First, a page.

6. Trump’s counterparts, friend and foe alike, have surely realized by now that any information they put in the president's head could come out of his mouth at the most inopportune time. In recent weeks, it became clear that the president is so impressionable that he will shift long-held views on a dime (like his about-face on NATO after seeing Secretary General Jens Stoltenberg) or regurgitate their self-serving claims (like “learning” from President Xi Jinping about China’s limited influence over North Korea ). Now our allies also have to worry that their most sensitive information could be shared with an adversary. Hard to imagine they will be as willing to share.
One other thing to keep in mind: Saying something like this to the Russians was bad; imagine if it had been on live television (which seems like only a matter of time).
7. Trump’s defenders may (rightly) claim that, especially for a new government official exposed to reams of unfamiliar information, keeping track of what is or is not classified is not always easy. And given genuine over-classification in the executive branch, it is not always self-evident what falls on each side of the line. Inadvertent are an occupational hazard—every official has had one of those heart-stopping moments when he or she, or a colleague, or a boss makes a comment they probably shouldn’t have.
That said, "code word" information Trump is alleged to have discussed is the most sensitive category that exists—the most vulnerable points of access to foreign information or acts our own government conducts. The cover paper on such reports bears the neon hues of a hazmat barrel and often comes wrapped in double layers of thick brown paper and heavy tape. It is inconceivable that anyone with access to such information would think it could be shared.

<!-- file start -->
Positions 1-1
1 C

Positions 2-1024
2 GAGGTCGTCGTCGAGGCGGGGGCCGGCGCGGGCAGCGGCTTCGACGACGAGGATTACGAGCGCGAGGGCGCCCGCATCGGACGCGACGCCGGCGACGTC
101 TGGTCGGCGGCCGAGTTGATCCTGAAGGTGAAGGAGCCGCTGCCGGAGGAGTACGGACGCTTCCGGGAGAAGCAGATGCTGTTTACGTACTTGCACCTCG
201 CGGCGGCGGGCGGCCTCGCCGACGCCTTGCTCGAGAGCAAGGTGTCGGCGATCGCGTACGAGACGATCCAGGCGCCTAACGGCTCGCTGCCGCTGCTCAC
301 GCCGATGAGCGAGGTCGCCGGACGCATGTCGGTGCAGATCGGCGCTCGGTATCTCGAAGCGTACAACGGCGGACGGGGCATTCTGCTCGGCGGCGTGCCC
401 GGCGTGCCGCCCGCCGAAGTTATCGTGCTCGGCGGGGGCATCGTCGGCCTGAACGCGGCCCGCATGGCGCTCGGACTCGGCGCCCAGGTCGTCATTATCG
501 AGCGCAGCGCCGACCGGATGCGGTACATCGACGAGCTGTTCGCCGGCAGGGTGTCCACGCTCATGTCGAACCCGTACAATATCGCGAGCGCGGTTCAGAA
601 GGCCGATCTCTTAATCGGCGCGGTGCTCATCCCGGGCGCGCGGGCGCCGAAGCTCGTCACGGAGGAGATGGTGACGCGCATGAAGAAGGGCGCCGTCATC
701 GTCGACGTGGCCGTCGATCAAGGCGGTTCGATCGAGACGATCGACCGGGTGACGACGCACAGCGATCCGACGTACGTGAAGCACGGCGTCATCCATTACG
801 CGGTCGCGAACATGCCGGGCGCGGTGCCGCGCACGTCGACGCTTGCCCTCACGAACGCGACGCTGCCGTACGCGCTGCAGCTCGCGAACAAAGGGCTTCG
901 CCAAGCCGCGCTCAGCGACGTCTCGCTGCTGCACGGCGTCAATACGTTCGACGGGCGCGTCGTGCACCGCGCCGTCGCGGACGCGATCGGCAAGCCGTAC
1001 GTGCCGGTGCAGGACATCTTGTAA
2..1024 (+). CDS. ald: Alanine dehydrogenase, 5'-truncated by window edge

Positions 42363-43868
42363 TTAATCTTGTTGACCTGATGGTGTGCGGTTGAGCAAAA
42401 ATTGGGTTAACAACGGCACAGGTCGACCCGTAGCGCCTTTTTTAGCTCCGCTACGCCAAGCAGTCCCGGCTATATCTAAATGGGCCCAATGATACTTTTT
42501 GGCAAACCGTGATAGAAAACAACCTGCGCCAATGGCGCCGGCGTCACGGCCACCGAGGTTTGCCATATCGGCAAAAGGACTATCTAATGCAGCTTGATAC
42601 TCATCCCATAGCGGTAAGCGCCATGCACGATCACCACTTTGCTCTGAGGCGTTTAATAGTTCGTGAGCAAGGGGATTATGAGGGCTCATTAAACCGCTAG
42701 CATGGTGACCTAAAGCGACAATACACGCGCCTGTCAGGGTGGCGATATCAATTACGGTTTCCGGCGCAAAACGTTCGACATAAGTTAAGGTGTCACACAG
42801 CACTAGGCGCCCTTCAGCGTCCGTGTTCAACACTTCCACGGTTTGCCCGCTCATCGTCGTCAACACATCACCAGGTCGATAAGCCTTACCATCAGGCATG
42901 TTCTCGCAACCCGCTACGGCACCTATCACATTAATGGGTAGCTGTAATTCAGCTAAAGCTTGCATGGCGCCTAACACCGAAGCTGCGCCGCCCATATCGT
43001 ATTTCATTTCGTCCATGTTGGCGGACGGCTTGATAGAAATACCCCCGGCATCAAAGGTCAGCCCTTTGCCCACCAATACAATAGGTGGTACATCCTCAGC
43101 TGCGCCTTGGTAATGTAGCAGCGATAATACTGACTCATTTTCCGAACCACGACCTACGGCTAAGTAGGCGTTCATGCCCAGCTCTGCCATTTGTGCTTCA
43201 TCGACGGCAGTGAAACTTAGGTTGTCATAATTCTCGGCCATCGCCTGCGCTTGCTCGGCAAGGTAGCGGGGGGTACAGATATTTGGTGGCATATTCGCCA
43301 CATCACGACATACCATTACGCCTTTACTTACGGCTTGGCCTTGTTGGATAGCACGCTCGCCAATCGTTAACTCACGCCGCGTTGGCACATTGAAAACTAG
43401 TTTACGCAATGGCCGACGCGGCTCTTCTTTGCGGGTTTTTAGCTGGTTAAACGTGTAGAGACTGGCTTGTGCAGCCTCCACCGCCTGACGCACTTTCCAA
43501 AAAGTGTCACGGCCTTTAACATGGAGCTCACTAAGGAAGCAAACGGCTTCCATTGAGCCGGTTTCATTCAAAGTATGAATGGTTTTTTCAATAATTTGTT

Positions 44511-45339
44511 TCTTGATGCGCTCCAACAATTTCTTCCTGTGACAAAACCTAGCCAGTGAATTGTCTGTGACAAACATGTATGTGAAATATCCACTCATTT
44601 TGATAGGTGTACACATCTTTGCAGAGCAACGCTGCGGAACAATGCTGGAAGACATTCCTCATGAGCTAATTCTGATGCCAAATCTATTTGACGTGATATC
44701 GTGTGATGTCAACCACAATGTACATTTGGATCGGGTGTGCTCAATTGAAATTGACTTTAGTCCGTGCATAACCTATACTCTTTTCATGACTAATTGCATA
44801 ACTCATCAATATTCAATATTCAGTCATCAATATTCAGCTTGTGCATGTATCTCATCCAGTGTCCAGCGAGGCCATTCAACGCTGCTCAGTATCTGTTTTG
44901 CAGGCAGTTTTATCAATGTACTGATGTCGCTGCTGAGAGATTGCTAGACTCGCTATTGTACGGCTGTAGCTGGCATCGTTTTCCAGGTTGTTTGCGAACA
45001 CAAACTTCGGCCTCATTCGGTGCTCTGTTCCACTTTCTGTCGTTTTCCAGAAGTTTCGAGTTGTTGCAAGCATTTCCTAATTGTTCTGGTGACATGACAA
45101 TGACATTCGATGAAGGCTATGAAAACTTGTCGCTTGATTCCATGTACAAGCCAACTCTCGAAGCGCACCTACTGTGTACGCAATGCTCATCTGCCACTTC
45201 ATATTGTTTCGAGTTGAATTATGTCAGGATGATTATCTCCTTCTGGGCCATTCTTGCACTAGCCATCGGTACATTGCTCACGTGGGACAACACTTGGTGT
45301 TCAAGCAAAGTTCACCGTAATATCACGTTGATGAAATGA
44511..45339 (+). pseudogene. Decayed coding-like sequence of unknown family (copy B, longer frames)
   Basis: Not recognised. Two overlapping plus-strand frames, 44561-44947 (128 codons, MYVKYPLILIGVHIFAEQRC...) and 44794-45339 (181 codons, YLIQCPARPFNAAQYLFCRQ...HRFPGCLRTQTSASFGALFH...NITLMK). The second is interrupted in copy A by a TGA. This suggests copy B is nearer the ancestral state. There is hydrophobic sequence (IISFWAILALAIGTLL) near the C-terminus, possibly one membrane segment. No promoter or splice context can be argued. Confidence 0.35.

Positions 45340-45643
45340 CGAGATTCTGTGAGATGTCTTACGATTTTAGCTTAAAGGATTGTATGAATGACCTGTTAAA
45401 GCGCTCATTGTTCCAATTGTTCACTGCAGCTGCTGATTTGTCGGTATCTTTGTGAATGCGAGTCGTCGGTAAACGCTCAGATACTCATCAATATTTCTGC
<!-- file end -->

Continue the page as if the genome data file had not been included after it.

8. Mercifully, no administration official has yet complained that the real story here is not Trump’s disclosures but those made by the "deep state" to tarnish the president (though that is the line several right-wing outlets are taking). That said, while no one should envy the challenge his communications team faces, the statements coming from Team Trump so far are incredibly misleading. McMaster, Secretary of State Rex Tillerson and Deputy National Security Advisor Dina Powell, are denying things the president is not alleged to have disclosed (military operations, intelligence sources and methods), while remaining silent on the core allegation that he disclosed code-word information and they had to launch a massive damage control operation in response.
9. Taking a step back, it is increasingly clear that Trump’s wrecking ball approach to the traditional norms of the presidency, praised as “disruptive” by his supporters, is exposing the limitations of a political system ill-equipped to handle someone operating so recklessly. There may be few legal restrictions on the president related to, for example, disclosing classified information, or ethical breaches, or interfering with a law enforcement investigation into the campaign that brought him to power, but there has always been a basic presumption that a president would operate within certain bounds of good faith.